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the laurels of the artist. The following is his description of Hogarth's powers.
"In walks of humour, in that cast of style,
Nor let me call it by a meaner name,
Are aptly join'd; where parts on parts depend,
There are two peculiarly interesting passages in his Conference. One of them, expressive of remorse for his crime of seduction, has been often quoted. The other is a touching description of a man of independent spirit reduced by despair and poverty to accept of the means of sustaining life on humiliating terms.
"What proof might do, what hunger might effect,
In treason to my soul, descend to bear,
Those wounds, which humbled all that pride of man,
But without enumerating similar passages, which may form an exception to the remark, the general tenor of his later works fell beneath his first reputation. His Duellist is positively dull; and his Gotham, the imaginary realm of which he feigns himself the sovereign, is calculated to remind us of the proverbial wisdom of its sages. It was justly complained that he became too much an echo of himself, and that before his short literary career was closed, his originality appeared to be exhausted.
INTRODUCTION TO THE ROSCIAD.
Roscius deceas'd, each high aspiring play'r
But though bare merit might in Rome appear The strongest plea for favour, 'tis not here; We form our judgment in another way; And they will best succeed who best can pay: Those, who would gain the votes of British tribes, Must add to force of merit, force of bribes.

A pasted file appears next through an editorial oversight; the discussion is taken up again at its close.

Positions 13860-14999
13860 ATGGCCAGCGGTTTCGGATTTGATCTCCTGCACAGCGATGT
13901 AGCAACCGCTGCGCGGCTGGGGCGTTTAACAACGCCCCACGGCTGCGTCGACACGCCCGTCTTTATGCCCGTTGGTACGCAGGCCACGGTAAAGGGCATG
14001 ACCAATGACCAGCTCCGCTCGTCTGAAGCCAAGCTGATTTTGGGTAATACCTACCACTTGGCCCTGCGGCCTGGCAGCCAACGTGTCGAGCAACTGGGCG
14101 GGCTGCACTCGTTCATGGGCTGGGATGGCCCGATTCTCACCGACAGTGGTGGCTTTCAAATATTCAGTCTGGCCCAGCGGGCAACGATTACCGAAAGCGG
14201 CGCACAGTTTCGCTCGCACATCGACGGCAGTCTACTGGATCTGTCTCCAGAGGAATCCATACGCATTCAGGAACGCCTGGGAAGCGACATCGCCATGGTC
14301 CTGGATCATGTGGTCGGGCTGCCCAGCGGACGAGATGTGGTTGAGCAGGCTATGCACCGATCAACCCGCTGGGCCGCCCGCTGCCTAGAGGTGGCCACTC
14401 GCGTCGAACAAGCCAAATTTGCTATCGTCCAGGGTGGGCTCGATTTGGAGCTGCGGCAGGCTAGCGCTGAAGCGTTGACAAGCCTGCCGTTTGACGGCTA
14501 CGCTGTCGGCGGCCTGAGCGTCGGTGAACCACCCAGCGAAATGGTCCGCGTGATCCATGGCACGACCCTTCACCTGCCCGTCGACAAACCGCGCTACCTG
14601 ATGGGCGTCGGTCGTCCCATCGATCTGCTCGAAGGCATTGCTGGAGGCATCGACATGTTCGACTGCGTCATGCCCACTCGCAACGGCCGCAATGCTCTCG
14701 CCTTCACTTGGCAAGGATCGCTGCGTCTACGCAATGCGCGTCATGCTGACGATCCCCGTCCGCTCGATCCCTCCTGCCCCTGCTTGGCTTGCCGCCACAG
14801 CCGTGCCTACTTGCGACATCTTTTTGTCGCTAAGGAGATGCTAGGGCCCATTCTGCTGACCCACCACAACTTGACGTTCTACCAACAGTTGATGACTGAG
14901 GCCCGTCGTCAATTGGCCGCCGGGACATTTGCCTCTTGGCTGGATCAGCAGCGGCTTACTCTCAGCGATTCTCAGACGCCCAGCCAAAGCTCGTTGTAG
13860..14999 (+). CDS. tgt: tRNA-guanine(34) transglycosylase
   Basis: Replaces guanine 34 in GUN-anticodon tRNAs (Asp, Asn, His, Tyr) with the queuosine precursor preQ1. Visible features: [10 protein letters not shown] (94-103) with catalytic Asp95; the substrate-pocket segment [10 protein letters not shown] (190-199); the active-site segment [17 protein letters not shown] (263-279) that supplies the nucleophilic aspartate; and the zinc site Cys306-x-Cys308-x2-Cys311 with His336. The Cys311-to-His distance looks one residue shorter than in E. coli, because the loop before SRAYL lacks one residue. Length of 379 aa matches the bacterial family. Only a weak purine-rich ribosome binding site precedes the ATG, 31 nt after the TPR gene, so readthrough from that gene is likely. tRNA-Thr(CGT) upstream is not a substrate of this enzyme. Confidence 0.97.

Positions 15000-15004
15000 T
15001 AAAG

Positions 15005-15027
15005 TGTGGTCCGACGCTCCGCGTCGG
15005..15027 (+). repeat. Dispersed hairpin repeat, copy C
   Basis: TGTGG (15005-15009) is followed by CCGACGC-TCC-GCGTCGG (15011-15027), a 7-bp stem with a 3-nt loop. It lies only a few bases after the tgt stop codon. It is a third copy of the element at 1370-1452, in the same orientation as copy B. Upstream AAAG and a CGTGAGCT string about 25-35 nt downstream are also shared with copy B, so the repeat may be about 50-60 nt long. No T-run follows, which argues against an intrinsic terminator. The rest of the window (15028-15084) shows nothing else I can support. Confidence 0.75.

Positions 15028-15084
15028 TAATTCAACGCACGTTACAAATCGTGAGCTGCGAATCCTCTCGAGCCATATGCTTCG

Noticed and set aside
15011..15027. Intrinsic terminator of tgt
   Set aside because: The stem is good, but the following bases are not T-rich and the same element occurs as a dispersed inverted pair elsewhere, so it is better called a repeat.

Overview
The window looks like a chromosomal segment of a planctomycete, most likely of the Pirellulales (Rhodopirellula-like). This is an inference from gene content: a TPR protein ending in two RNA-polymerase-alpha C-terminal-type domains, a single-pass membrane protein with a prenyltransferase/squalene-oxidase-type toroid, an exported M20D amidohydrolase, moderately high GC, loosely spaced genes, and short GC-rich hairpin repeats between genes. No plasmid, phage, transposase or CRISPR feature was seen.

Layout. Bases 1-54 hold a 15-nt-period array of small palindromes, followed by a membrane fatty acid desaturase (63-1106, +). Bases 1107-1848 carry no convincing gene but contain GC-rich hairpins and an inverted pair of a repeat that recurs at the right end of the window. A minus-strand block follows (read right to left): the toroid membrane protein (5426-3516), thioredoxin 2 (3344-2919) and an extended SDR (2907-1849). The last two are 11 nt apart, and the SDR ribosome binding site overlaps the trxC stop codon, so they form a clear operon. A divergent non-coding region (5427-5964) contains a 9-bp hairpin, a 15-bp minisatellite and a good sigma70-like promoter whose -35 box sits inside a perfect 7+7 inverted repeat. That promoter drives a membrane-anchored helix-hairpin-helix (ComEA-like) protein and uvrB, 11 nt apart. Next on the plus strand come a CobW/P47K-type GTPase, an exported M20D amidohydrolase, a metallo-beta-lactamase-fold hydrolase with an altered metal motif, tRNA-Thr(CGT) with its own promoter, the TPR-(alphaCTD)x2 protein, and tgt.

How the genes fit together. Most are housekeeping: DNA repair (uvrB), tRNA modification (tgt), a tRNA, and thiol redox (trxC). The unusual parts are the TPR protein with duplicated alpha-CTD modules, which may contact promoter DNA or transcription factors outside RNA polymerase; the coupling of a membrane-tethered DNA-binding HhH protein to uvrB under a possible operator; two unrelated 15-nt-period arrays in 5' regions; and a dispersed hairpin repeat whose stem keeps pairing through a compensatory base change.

What can an actor give? In ev'ry age
Cash hath been rudely banish'd from the stage;
But what they have they give: could Clive do more,
Shuter keeps open house at Southwark fair,
The town divided, each runs several ways,
From galleries loud peals of laughter roll, And thunder Shuter's praises-he's so droll. Embox'd, the ladies must have something smart, Palmer! Oh! Palmer tops the janty part. Seated in pit, the dwarf, with aching eyes, Looks up, and vows that Barry's out of size; Whilst to six feet the vig'rous stripling grown, Declares that Garrick is another Coan.
When place of judgment is by whim supplied, And our opinions have their rise in pride; When, in discoursing on each mimic elf, We praise and censure with an eye to self; All must meet friends, and Ackman bids as fair In such a court as Garrick for the chair.
At length agreed, all squabbles to decide, By some one judge the cause was to be tried; But this their squabbles did afresh renew, Who should be judge in such a trial:-Who?
For Johnson some, but Johnson, it was fear'd, Would be too grave; and Sterne too gay appear'd: Others for Francklin voted; but 'twas known, He sicken'd at all triumphs but his own: For Colman many, but the peevish tongue Of prudent age found out that he was young: For Murphy some few pilf'ring wits declar'd, Whilst Folly clapp'd her hands, and Wisdom star'd.
CHARACTER OF A CRITICAL FRIBBLE.
WITH that low cunning, which in fools supplies,
With that smooth falsehood, whose appearance
And reason of each wholesome doubt disarms,